Choosing Foods for Your Fishon September 21st, 2010 at 8:26 pm
The first reason, the reason that enters everyone’s mind, is nutrition! The more variety of foods your fish consume the healthier they will be and the better they will look. It is known that spirulina brings out colors in fish. But did you know that the shells that are on krill also enhance color? Did you know foods with higher fat contents will produce more eggs when spawning fish? Also, foods with lots of veggies and high in fiber are recommended for fancy goldfish and other fish with long digestional tracts. Most people have a variety of fish in their aquarium, and it’s hard to make sure everyone eats well! A variety can help.
Second, different foods act differently. Most people have fed their fish freeze dried blood worms. They know that they float on the top of the water. If you were to feed frozen blood worms instead, they will have more nutrients in them, but also they will go all throughout the aquarium. Once they’re thawed they are heavier and will sink. This can be better, if you have catfish and other feeders on the bottom of your tank, who will not feed from the top.
Flake food remains on top of the water for a long period as well. This can work out nicely for top dwelling fish like danios, guppies, tetras and the like. The challenge is that some vitamins leech out of the flake food quickly. Vitamin C is reported to dilute into the water, after 15 seconds. So those loaches or corydoras or other catfish at the bottom will never see any Vitamin C and assorted other vitamins by the time this food hits the bottom. Often this is the culprit for people saying “I can’t keep bottom dwellers alive, they always die after a few months.”
Pelleted food, which has become the most popular type of food, has almost got it right. They hold their nutrients longer and come in the varieties of floating, sinking, and slowly sinking. It still isn’t a nutritional variety though. Not every fish likes a pellet or a flake, or a worm or a piece of algae. It gives a false sense of security. Just likeif a human were to eat a salad every day of their life, eventually they would develop deficiencies. Much like the pelleted food, while extremely healthy, it’s still limited to the ingredients that went in to making it. Fats are hard to get enough of into a pellet due to fat being the thing that promotes mold and lowers the shelf life of the product.
Next, you have fish with different feeding requirements. In our experience, angelfish tend to be a lot more aggressive if they don’t have enough protein in their diet. At feeding time, their long fins can often hinder them when competing with other faster swimmers in the tank. Feeding say, a cube of frozen blood worms and some small floating pellets at the top will allow the faster swimmers to feed at the top and the angelfish to get blood worms and feed from the top.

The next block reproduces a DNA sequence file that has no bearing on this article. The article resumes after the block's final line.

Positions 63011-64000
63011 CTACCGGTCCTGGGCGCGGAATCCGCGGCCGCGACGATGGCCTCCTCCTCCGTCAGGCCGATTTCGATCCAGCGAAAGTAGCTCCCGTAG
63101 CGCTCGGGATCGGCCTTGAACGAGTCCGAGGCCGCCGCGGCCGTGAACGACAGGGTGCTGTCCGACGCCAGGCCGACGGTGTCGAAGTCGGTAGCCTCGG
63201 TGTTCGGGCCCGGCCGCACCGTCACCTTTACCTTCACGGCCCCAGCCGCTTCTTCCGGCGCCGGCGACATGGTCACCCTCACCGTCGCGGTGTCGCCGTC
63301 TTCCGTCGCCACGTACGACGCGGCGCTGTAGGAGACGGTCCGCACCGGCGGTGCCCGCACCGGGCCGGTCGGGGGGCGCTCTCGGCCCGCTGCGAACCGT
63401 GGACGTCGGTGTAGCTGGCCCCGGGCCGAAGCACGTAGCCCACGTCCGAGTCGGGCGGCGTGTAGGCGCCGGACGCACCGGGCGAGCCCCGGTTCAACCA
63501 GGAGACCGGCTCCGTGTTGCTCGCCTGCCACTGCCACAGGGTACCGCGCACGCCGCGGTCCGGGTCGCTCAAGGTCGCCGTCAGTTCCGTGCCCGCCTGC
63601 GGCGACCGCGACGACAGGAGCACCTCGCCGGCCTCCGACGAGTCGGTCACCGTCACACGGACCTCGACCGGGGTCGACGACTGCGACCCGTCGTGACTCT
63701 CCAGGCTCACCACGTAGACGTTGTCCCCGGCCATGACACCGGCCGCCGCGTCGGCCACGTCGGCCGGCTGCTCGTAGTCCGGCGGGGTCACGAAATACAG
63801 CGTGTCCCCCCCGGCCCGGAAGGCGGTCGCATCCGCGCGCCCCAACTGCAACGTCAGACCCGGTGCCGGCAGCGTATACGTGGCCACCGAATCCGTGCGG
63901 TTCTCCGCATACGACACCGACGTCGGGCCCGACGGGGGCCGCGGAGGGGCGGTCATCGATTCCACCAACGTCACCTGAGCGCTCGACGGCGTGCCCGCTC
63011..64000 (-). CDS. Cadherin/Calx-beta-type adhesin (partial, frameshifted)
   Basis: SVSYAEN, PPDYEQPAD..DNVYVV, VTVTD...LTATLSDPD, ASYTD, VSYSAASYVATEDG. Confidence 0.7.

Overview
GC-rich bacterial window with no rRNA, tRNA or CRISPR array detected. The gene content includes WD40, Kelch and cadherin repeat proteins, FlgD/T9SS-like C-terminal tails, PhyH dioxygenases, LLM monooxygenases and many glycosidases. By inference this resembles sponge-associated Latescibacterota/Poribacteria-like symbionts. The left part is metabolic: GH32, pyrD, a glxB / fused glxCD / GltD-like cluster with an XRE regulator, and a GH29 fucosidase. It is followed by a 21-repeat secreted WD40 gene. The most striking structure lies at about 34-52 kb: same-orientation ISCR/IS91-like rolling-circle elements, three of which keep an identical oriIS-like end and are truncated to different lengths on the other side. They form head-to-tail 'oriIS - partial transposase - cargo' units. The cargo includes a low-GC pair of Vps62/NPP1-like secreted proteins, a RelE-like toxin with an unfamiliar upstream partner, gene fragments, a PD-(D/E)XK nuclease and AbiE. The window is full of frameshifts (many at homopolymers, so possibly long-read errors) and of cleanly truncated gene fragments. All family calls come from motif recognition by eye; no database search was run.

There are other exotic fish that have a very strong preference towards live and frozen foods. Most can be taught to eat pellets if they’re fed the combination. Of course, it’s nice to have other fish in the aquarium to eat the pellets while the exotic fish is eating the frozen food. However, many times they will convert almost by accident and grab a pellet instead.
Feeding a combination of floating and sinking food can often help get food to tank mates who are shy or being bullied. If 30 pellets are on top of the water, the biggest and most active will swarm up there. It becomes the perfect time to have a couple sinking pellets drift down to the baby or shy fish hiding in the rocks.
Of course, feeding your fish slightly blanched vegetables is essential for many species to thrive but that is a large topic of its own to be dealt with in a upcoming post.
A big factor people miss when buying food for a fish is to buy the appropriate amount. Fish food has has a shelf life of roughly 3 months from the day you open it. Make sure to keep the container closed when you’re not feeding. The more air or light that gets to the food, the faster vitamins lose their strength. As you’ll notice, most packaging of fish food only has a small viewing window. So that light doesn’t take its toll on the food.
The end result of all this varied fresh diet is a healthy aquarium. Your fish will have brighter colors, be more mild mannered, and have stronger immune systems. Also with the correct diet, fish will use more of the food taken in for energy, and as a result, less will end up as waste in your gravel. So a little more consideration of what food you are serving will drastically help every other aspect of your tank.
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